Tuesday, September 23, 2014
The Weekly Standard brings us an amusing evisceration of an entire genre of advertising, journalism, and what
could only be very generously termed pop science:
All that's required is a catchy theme--"Generation Nice" is perfect--and a thick filter to block distractions or contrary evidence from entering in. As corrected, [New York Times staffer and "public 'intellectual'" Sam] Tanenhaus's story begins by denouncing the common charge of millennial narcissism. It is a canard, he insists, a cheap shot. How does he know?The correction notice for the article, as indicated by the Standard, has severed all factual links between the conclusions made in the article and reality. As for what might motivate such silliness, the article pretty much nails it.
It's never pretty when journalists cross-pollinate with academics. The hacks, clutching "data" and "studies," take on the bogus authority of the eggheads, and the eggheads, startled by the thought that somebody might at last pay attention to their work, reach for the mindless sensationalism of the hacks. Entire segments of Good Morning America and the NBC Nightly News often result. Things only get worse when the academics and the journalists collide with marketing consultants, each of them appealing to the authority of the others. The sharp-edged world in which people live and act slips away, and a gauzy world of focus groups and surveys takes its place.I would further speculate that the respective desires for authority and attention often derive from a deep-down suspicion that one isn't really engaging in productive work, or at least a failure to understand what that would entail.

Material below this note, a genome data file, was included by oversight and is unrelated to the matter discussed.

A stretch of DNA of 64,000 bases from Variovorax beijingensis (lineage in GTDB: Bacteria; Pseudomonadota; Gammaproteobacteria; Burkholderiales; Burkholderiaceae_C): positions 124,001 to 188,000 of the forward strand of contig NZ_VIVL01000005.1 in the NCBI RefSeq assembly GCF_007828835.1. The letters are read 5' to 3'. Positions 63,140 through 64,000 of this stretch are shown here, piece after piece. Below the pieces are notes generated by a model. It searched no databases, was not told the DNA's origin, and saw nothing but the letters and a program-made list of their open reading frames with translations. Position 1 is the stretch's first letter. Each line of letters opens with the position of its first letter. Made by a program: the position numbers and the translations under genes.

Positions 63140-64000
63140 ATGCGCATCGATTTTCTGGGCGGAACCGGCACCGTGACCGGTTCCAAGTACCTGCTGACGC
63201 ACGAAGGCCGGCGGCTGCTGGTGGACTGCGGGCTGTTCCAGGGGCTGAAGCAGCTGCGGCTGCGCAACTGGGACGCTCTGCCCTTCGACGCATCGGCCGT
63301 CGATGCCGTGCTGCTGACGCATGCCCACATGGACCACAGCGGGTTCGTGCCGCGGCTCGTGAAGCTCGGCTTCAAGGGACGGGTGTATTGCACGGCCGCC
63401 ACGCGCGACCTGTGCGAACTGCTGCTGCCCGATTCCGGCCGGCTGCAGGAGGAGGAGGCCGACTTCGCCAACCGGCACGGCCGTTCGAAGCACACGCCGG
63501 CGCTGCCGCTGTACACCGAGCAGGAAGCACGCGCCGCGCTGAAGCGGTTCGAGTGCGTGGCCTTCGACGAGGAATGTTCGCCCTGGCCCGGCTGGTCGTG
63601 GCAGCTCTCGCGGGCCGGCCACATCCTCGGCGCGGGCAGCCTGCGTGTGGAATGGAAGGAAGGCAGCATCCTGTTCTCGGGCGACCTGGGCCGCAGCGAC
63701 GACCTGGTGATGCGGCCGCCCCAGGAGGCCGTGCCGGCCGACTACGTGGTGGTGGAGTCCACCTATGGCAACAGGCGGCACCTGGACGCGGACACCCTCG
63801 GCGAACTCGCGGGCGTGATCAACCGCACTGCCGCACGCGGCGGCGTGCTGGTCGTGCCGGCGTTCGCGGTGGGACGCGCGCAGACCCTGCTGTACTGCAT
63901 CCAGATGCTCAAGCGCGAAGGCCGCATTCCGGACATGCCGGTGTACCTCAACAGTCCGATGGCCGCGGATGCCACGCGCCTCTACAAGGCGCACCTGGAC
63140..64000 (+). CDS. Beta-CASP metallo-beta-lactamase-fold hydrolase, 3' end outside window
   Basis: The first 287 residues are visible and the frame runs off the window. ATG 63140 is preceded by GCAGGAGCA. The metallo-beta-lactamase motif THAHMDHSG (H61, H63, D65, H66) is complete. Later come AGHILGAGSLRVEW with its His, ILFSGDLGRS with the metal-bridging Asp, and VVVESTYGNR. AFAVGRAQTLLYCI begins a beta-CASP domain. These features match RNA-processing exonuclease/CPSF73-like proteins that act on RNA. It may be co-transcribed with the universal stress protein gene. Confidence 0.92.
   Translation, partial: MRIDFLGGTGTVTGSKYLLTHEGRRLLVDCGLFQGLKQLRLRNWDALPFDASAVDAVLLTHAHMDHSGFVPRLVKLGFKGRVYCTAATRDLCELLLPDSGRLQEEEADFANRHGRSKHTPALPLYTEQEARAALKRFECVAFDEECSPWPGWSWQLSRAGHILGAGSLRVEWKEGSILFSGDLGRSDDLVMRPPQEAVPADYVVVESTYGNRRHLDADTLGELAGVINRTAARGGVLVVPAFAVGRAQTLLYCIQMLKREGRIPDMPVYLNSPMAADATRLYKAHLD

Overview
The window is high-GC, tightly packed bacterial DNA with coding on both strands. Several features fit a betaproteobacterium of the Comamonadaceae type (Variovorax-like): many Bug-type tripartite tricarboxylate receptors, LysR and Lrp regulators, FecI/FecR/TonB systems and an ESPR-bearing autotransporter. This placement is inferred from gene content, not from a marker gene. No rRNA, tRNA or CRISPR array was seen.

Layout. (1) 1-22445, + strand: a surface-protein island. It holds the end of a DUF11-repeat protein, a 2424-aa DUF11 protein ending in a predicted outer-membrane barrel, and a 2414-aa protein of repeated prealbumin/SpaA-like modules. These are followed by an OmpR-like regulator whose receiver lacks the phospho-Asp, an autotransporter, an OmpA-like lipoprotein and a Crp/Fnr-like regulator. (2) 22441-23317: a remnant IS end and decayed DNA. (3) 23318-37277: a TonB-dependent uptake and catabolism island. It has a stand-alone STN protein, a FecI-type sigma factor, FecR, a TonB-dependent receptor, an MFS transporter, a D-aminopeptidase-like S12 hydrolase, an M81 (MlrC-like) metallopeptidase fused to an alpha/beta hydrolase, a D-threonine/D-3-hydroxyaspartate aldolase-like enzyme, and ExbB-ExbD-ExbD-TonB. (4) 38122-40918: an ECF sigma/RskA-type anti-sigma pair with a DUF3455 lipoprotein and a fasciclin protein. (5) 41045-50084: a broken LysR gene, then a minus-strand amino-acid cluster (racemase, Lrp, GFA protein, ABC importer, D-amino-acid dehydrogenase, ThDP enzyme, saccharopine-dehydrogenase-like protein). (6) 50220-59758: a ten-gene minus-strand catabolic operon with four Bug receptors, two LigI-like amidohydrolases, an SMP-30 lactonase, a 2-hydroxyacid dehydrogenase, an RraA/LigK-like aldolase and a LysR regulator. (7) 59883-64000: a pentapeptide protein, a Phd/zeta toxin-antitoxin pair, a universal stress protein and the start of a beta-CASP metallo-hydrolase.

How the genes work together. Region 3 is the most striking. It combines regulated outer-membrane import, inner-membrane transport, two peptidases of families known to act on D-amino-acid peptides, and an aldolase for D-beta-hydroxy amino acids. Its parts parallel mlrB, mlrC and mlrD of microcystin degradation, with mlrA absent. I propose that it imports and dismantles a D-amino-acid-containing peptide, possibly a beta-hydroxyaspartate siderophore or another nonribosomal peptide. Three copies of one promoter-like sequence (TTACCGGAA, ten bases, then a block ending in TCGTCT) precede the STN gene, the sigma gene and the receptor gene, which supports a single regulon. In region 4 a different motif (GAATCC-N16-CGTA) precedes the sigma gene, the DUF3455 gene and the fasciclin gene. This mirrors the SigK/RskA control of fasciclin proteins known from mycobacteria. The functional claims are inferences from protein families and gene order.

The article draws an apt parallel between this and astrology, but it could have gone further, such as by considering more fully some of the many thinking errors made by their respective fans. (Search "satisfied customer" and see links in following text.)
PS: As of this morning, a quick Google search reveals that I am not the first to come up with the neologism in my title. That said, it doesn't show up at Word Spy, although seven silly generational labels do.